While 1/4” is way too much, it is actually normal to have a gap under the fence to allow sawdust to travel away. It might be that the fence is riding too high on one side and that is causing the large difference in the heights. Certainly the manufacturer will be able to tell you if the fence is designed to ride at these very different heights. After talking to the manufacturer, you may need to go back to Woodcraft and demand they either fix or replace the fence.

-- Talent, brilliance, and humility are my virtues.

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ForestGrl

445 posts in 554 days


#3 posted 10-05-2015 07:41 PM



While 1/4” is way too much, it is actually normal to have a gap under the fence to allow sawdust to travel away. It might be that the fence is riding too high on one side and that is causing the large difference in the heights. Certainly the manufacturer will be able to tell you if the fence is designed to ride at these very different heights. After talking to the manufacturer, you may need to go back to Woodcraft and demand they either fix or replace the fence.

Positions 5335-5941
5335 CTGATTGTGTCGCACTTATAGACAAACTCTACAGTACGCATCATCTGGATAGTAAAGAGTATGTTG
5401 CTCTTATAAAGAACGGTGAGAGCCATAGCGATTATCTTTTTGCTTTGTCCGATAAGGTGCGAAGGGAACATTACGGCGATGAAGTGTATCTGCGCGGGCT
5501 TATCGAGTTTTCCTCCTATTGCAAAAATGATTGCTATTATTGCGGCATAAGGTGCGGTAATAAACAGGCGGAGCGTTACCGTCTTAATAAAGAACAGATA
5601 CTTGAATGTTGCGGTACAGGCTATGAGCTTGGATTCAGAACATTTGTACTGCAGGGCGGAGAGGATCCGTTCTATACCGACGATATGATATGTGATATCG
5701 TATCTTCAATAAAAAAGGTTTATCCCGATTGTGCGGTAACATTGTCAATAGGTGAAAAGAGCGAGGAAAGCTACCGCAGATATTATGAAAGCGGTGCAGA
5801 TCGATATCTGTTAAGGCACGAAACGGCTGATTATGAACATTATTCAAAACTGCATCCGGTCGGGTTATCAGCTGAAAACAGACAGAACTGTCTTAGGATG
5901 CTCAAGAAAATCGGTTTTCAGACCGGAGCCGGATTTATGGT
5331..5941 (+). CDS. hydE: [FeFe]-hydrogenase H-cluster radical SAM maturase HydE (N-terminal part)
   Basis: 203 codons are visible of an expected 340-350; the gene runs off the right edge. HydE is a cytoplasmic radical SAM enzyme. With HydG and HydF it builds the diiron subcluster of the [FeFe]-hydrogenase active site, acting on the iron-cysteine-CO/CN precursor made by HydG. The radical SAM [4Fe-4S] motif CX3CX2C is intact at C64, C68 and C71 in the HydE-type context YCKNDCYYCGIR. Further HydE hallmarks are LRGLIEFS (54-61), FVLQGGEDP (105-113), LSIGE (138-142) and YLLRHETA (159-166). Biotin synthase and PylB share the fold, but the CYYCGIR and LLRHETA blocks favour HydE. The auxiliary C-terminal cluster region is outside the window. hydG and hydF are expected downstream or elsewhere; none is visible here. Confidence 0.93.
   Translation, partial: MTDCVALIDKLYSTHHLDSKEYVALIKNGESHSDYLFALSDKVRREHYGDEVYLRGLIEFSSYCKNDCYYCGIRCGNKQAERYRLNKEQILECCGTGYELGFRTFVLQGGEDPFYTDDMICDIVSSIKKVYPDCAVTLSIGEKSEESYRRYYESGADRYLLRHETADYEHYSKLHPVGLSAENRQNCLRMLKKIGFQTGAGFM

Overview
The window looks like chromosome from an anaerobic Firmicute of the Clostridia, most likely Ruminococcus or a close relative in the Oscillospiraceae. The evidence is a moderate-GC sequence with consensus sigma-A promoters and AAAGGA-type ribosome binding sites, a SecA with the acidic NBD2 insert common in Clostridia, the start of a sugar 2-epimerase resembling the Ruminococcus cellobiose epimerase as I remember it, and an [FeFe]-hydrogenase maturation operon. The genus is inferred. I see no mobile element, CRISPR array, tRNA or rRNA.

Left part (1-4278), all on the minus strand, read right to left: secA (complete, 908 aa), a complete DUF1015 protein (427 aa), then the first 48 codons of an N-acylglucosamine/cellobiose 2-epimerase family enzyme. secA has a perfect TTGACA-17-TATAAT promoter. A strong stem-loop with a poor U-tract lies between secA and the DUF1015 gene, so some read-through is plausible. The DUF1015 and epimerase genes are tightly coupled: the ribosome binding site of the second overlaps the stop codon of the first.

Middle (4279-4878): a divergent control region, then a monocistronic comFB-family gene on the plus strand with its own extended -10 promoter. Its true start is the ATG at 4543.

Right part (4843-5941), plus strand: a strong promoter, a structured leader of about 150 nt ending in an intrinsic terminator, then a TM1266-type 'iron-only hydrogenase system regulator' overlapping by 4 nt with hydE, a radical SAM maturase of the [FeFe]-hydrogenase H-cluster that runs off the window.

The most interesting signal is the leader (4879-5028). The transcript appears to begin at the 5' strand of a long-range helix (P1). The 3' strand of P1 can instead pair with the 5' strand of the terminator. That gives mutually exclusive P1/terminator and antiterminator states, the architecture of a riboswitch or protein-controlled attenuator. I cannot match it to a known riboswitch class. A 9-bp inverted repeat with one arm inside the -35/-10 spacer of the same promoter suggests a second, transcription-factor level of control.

- HornedWoodwork

Yes, and to allow the fence to be slid easily for adjustment. Good suggestion to talk to the manufacturer, though the manager of the store certainly should have enough experience with “his” tool to start there. A 1/4” gap anywhere between table and bottom of the fence is, IMHO, not safe. I set my Unifence by sliding an 24” aluminum ruler underneath it and tightening it at that height above the table—just enough to slide easily, but not so high as to trap even a 3/16” piece of plywood.

-- My mother said that anyone learning to cook needed a large dog to eat the mistakes. As a sculptor of wood I have always tried to keep a fireplace. (Norman Ridenour)

View nicksmurf111's profile

nicksmurf111

361 posts in 918 days


#4 posted 10-05-2015 07:42 PM

I think you need to adjust the height of the fence rails.

-- Nicholas

View ForestGrl's profile

ForestGrl

445 posts in 554 days